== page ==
DeHaan, 27, plays Lucien Carr, a rebellious Columbia University student who introduces Ginsberg to his elite circle of forward-thinking literary intellectuals in the 1940s.
Slated to play Harry Osborn in the upcoming “The Amazing Spider-Man 2,” DeHaan recently spoke about portraying a real person, and the responsibility that goes with it.
Q: What was it that really resonated when you read the script and was there anything that surprised you about your character when you did research for the role?
DeHaan: Lucien Carr, to me, was entirely a surprise. I hadn’t really known that he existed and I didn’t really know that this story actually happened. It was all a surprise. He has this charisma and this extraverted quality that I think is different from the work I’ve done in the past, but still is a really complicated individual. He just seemed like a hard person to wrap my mind around. That’s what attracted me to him. He was a completely new person to me as a whole.
Q: When you were a teenager, did you have some angsty writing that you put down that just kind of either reflected this kind of feeling that these guys wrote about and why do you think their work still resonates with young people today?
DeHaan: I’m guilty of writing teenage poems and of trying to achieve naked self-expression. But I think their effect on today’s society is kind of amazing. It’s not just that their books are still celebrated and read but also they were the original hipsters. Where I live in Williamsburg, Brooklyn, I can’t walk down the street without seeing at least 10 people dressed exactly like Jack Kerouac. It’s really insane. So obviously their books had this huge impact but also what they stood for and how they dressed. All that stuff still resonates today, maybe even the most now since then in terms of what they stood for and the impact they had culturally.
Q: Is there any difference in playing people who are in that period versus playing people who are contemporary?
DeHaan: Yes, absolutely. It’s not like a terribly conscious effort but I think they certainly spoke differently. I think that the script does a really good job of capturing the characters’ individual voices as well as emulating the way people would talk in the ‘40s. Just having an awareness of what’s going on around you and the politics of the time and that kind of thing is helpful. These were people that if they expressed how they truly felt about some things, they would be criminalized and they would go to jail. So that obviously has a deep impact on how you act with those around you. Just having that awareness, I think, affects what you’re doing.
Q: You have some great co-stars: Daniel Radcliffe, Michael C. Hall and Ben Foster. Did you bond over the fact that you all have done stage work?
DeHaan: I think we all kind of did bond over the fact that we all do theater. We kind of nerded out a little bit. That was something I think we all kind of talked about and bonded over. We talked about the musicals we’ve done and the plays we’ve done.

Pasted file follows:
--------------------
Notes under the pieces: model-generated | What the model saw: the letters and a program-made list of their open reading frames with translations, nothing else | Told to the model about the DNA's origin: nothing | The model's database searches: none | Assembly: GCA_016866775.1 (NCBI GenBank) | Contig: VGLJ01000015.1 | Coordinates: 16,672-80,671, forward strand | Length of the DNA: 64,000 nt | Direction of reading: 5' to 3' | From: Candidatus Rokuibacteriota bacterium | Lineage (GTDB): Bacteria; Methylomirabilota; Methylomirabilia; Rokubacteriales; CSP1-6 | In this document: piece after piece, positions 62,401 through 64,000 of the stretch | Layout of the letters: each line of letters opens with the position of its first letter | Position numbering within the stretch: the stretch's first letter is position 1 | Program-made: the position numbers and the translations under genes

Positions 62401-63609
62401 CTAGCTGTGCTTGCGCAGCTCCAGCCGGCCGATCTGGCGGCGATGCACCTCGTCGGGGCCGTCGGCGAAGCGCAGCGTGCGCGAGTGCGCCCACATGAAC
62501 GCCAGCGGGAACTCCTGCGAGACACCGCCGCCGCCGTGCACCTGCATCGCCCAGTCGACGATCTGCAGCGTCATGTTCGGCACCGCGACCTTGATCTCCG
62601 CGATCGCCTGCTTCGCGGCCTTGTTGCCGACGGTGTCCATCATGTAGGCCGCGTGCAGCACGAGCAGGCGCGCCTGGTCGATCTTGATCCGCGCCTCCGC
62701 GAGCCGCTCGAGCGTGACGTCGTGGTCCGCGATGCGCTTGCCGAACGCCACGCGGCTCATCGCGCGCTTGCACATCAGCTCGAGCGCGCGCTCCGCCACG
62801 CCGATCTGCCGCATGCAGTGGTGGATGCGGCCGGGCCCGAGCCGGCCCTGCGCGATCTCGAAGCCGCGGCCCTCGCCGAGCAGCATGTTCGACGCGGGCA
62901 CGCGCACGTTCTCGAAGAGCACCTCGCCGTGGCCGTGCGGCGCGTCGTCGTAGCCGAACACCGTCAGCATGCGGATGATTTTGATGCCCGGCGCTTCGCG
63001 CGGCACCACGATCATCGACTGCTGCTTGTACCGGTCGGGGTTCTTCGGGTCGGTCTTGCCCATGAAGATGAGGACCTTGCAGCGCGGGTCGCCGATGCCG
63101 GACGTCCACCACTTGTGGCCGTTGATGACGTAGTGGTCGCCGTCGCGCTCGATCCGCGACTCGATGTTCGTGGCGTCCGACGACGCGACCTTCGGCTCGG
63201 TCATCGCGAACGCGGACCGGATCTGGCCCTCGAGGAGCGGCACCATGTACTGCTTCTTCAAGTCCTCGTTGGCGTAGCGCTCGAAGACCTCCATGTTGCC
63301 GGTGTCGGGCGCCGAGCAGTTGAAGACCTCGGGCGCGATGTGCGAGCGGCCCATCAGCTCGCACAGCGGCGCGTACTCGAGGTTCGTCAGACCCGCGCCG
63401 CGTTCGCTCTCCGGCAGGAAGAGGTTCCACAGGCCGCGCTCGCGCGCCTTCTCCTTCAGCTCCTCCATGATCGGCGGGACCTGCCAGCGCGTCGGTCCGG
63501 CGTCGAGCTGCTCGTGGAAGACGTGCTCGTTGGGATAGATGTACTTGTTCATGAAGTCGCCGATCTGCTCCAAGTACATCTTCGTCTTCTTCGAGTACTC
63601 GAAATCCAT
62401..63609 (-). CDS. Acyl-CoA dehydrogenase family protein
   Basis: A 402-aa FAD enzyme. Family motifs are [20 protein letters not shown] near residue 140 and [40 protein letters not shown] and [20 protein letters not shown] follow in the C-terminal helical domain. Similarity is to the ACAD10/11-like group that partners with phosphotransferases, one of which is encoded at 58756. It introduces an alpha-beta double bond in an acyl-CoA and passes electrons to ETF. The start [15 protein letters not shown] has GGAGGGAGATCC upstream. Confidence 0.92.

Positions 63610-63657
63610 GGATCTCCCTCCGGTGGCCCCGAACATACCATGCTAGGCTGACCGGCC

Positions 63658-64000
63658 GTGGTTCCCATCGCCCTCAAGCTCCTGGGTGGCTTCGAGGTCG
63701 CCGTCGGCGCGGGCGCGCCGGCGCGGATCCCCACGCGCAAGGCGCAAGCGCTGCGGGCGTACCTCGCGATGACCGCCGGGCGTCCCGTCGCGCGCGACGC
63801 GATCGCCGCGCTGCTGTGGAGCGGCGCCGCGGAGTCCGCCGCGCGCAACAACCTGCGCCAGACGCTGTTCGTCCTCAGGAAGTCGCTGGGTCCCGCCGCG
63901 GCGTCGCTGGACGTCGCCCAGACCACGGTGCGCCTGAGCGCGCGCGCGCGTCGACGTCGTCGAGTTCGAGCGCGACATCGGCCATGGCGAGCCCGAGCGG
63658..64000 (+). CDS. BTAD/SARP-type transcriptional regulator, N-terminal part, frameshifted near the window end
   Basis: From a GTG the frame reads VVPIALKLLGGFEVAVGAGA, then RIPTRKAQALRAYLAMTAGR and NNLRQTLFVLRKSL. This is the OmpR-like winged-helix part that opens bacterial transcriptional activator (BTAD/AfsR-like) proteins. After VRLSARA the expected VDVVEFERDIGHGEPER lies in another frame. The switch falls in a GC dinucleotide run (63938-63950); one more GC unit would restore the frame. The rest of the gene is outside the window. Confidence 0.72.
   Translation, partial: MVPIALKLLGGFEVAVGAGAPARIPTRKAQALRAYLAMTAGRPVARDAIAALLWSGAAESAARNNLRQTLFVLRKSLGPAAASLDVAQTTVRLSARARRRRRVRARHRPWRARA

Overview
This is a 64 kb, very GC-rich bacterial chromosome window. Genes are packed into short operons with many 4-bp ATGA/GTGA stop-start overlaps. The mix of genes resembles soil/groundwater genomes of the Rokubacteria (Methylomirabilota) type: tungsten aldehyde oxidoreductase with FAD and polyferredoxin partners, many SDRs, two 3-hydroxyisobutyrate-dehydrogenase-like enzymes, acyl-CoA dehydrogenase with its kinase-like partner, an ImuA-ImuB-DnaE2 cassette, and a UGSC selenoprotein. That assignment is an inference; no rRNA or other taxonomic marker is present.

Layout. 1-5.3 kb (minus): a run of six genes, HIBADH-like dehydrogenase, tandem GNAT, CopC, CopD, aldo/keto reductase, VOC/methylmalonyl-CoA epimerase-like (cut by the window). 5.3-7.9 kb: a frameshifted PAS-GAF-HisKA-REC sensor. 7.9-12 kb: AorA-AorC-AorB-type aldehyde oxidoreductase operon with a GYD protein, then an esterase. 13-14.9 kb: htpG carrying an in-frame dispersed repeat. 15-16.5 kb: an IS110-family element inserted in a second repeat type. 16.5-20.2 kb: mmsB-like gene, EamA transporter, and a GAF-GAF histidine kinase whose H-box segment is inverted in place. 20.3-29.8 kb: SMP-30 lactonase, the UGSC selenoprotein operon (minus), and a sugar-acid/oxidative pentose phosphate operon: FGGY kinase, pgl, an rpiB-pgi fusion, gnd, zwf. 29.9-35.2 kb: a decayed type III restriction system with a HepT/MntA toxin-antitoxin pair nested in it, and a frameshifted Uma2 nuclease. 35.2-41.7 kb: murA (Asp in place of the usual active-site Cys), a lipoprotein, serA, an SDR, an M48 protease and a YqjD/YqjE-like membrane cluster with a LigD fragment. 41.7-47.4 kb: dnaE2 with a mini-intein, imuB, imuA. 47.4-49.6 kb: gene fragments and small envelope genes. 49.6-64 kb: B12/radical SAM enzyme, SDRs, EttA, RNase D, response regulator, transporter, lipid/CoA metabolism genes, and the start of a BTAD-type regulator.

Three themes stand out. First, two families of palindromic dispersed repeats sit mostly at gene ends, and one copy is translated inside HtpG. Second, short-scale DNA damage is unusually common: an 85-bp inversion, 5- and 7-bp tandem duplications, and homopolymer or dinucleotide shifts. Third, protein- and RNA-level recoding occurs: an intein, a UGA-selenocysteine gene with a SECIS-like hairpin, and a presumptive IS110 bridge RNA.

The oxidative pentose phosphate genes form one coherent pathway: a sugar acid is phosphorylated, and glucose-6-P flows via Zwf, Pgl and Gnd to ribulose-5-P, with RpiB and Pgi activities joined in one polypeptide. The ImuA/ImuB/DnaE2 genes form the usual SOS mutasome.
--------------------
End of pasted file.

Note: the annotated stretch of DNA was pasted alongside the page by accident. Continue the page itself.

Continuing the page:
Q: What musicals have you done?
DeHaan: Just in my youth, I did a lot of musicals. In high school and college, I did all of them. I really did. When you’re a young person in rural America and what you want to do is act, what’s available to you is usually musicals. So I did “Annie” twice. I think I did “A Christmas Carol” 12 times. One time, in “Annie,” I was Daddy Warbucks and one time I was the rooster.
Q: Are there added challenges in portraying real people?
DeHaan: Lucien’s a tricky one because I think Lucien works so hard to make sure this story was never told and to make sure nobody ever found out this story—at least while he was living—the best he could. My responsibility is to honor this person by trying to figure out truthfully who he was at this point of their life. Not necessarily how Lucien would want himself to be portrayed in the film, but trying to actually dig to the truth and the facts. What’s great about playing a real person is there’s real stuff out there (to research). A lot of the work is already done for you. You just have to read it.
Q: Have any of you played real people before or was this your first time?
DeHaan: First time.
Q: What was your most difficult scene?
DeHaan: That’s such a tricky question for me. When you’re making a movie in 24 days, every day presents a whole lot of challenges, truthfully. Every scene is challenging in its own right. There’s a lot of really tough stuff in this film that we had to do really fast. John (Krokidas, the director) brought up yesterday that the scene with me and Dan (Radcliffe) on the stairs of Columbia when he’s trying to convince me to stay we shot in 12 minutes, which I think a good example of the challenge this entire movie presented.